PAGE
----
Malaria

10 December 2014

Bed nets better than insecticides for malaria prevention

A new study suggests that spraying insecticides offers no additional protection from malaria if mosquito bed nets are used.

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Spraying insecticides indoors offers children no additional protection from malaria when bed nets are used, a study said on Tuesday, as malaria cases and deaths worldwide continue to fall.

A study by medical journal The Lancet said donors should invest their limited resources on additional bed nets as the most cost-effective solution to tackling malaria, costing an average of $2.20 per person compared to $6.70 for insecticide.

"High bed net use is sufficient to protect people against malaria in areas that have low or moderate levels of malaria," lead author Steve Lindsay said in a statement.

Malaria, a mosquito-borne parasitic disease, kills more than 600,000 people a year, and most victims are children under five living in the poorest parts of sub-Saharan Africa.

The study coincided with the launch of the World Health Organisation's (WHO) annual World Malaria Report, which said the number of global malaria deaths fell by 47 percent between 2000 and 2013, with malaria cases also steadily declining, due to improved access to testing, treatment and bed nets.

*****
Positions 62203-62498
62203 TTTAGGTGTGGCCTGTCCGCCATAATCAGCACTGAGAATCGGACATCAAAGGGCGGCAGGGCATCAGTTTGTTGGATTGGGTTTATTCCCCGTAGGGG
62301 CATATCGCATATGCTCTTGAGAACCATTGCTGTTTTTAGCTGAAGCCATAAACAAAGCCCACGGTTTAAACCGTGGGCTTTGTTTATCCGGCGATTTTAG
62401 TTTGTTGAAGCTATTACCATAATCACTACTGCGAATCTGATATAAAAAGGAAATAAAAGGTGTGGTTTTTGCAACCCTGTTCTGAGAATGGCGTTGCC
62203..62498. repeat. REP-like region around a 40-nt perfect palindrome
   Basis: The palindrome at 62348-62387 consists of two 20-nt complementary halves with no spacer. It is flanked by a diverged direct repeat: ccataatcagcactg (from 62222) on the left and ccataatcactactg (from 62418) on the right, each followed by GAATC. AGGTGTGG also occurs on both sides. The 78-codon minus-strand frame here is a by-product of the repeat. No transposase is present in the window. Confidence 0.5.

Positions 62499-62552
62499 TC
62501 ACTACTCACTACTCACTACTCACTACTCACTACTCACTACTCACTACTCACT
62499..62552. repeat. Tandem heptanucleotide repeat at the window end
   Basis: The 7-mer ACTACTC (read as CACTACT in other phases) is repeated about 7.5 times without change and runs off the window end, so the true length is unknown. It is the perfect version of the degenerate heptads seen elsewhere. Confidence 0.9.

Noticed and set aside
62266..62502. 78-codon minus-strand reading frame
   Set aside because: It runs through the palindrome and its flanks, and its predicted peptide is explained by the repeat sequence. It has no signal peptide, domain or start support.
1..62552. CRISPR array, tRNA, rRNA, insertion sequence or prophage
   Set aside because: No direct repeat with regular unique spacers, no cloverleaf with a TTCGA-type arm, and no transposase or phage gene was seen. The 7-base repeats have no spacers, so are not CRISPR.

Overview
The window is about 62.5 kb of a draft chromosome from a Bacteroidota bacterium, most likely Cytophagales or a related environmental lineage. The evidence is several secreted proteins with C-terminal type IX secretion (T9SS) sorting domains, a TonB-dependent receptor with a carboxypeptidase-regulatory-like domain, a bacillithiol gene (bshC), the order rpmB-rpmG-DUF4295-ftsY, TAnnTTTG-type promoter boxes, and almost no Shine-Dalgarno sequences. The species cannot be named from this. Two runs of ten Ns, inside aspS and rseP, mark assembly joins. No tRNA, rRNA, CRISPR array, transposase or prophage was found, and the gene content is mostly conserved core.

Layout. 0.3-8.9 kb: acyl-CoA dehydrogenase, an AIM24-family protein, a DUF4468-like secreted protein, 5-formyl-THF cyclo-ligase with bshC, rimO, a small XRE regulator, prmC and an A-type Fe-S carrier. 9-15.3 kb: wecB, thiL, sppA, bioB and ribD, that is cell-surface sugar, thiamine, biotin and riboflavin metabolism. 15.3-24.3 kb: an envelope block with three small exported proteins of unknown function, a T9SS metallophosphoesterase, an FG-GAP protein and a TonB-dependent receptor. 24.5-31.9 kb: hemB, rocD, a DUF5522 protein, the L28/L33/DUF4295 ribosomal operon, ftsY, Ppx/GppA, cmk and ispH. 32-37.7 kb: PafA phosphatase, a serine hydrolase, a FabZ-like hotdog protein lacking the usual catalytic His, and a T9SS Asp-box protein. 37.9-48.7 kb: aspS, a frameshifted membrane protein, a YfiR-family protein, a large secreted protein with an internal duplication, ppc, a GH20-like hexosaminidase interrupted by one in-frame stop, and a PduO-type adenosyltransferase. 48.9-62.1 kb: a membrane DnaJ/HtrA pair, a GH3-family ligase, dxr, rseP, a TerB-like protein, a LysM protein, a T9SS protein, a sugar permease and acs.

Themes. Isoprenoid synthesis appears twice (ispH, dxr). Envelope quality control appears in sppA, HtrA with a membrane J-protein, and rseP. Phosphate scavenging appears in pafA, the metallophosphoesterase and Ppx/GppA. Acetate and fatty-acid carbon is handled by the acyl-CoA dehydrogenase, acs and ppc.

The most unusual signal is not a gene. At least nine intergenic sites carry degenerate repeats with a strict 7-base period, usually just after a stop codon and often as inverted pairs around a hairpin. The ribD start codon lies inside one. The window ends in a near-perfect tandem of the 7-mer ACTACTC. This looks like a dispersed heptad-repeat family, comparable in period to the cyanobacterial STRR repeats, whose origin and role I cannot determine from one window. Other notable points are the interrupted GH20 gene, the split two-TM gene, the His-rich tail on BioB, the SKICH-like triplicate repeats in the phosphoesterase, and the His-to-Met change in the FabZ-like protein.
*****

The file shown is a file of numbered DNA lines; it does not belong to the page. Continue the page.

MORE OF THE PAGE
Read: Remarkable drop in Ebola death rates


Close to 50 million fewer infections


In Africa, the number of people infected fell to 128 million in 2013 from 173 million in 2000, despite a 43 percent increase in the African population living in malaria transmission areas.

Insect nets and indoor spraying of insecticide have been proven to reduce the number of malaria deaths, The Lancet said.

Last year almost half of people at risk of malaria in sub-Saharan Africa had access to bed nets, compared to just three percent in 2004, according to the WHO, while 55 million people, seven percent of the population at risk, lived in households that were regularly sprayed.

Yet there had been little research on whether combining these interventions would give better results.

The study said that clinical trials in Gambia, involving almost 8,000 children across 70 villages, showed that spraying insecticides indoors offered no additional protection from malaria when bed nets were used.

Where bed nets are unavailable or in short supply, indoor insecticide spraying should be considered, it said.

David Conway, Professor of Biology at the London School of Hygiene and Tropical Medicine, said the study indicated that it would be hard to reduce malaria further by adding more preventative measures indoors.

It was likely that some of the remaining transmission of malaria was due to mosquitoes biting people outside in the evening, Conway said.

Read more:
Malaria deaths in South Africa climb
New test fast-tracks malaria diagnosis
Drug-resistant could reach Africa


Image: Mosquito on net from Shutterstock

 

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